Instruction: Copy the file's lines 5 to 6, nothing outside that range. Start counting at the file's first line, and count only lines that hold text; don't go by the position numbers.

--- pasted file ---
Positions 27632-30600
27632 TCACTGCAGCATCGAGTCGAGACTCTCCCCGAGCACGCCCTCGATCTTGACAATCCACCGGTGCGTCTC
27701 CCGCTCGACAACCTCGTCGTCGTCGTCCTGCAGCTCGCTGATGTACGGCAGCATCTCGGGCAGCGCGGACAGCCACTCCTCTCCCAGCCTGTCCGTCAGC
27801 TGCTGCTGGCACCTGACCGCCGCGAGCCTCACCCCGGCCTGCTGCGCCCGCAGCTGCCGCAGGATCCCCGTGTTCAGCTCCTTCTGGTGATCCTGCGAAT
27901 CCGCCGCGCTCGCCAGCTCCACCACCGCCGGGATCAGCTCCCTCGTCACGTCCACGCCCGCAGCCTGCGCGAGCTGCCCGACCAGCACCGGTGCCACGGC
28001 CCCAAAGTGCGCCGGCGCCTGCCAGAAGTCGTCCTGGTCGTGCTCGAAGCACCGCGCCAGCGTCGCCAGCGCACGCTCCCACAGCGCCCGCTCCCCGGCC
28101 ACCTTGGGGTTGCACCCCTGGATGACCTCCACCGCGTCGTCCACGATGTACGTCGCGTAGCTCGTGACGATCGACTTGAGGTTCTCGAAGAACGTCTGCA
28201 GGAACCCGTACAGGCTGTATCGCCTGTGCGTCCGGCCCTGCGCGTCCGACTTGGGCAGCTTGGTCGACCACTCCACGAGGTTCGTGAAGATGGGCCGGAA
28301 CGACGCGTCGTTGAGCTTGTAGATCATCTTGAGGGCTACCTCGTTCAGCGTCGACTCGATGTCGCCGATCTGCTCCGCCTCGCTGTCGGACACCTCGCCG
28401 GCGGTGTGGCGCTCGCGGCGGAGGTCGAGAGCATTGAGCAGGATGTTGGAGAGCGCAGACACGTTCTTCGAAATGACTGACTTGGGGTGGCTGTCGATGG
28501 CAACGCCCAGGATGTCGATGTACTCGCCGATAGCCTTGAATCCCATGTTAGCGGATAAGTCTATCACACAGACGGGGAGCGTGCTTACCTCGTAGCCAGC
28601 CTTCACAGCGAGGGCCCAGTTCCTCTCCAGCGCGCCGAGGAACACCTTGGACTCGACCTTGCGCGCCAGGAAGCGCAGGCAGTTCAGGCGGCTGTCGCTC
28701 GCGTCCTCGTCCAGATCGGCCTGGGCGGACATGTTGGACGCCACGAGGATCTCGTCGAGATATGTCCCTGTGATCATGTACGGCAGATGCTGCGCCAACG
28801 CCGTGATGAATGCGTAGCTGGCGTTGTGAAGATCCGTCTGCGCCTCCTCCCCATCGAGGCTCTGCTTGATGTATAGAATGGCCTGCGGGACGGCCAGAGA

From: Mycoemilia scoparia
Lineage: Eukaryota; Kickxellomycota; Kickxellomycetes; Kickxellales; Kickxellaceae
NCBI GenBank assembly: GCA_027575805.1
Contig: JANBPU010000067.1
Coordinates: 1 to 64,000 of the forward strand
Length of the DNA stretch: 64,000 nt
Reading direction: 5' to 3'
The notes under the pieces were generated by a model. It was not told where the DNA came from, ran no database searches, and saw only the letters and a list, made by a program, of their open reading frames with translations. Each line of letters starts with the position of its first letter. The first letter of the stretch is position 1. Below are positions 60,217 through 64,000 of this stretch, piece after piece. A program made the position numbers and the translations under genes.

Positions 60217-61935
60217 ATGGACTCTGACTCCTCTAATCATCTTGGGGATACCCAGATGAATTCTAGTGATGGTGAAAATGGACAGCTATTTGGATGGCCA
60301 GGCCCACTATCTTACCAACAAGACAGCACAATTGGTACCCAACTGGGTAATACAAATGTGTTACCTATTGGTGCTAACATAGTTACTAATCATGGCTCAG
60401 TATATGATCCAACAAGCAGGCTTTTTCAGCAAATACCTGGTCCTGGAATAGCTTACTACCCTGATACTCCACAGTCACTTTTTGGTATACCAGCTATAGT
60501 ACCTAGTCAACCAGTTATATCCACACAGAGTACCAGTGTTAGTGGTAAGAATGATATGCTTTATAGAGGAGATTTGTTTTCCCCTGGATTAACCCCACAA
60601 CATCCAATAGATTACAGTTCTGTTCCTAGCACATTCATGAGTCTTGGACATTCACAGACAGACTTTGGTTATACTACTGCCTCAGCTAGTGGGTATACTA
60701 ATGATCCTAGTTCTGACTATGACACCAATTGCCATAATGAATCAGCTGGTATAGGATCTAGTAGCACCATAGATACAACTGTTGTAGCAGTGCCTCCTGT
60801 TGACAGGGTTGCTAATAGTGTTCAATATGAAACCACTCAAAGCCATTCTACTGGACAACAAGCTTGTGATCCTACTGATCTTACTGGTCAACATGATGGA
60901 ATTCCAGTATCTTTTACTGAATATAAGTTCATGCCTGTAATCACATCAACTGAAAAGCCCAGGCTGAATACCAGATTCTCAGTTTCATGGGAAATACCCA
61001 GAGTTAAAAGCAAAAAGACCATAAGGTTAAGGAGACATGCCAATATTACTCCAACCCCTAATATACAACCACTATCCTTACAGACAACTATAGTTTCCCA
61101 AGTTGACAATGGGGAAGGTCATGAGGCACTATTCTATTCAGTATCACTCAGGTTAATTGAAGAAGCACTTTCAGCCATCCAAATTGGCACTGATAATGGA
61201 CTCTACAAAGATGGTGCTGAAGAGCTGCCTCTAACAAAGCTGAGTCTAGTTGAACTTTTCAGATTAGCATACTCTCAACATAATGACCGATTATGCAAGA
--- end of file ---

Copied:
27901 CCGCCGCGCTCGCCAGCTCCACCACCGCCGGGATCAGCTCCCTCGTCACGTCCACGCCCGCAGCCTGCGCGAGCTGCCCGACCAGCACCGGTGCCACGGC
28001 CCCAAAGTGCGCCGGCGCCTGCCAGAAGTCGTCCTGGTCGTGCTCGAAGCACCGCGCCAGCGTCGCCAGCGCACGCTCCCACAGCGCCCGCTCCCCGGCC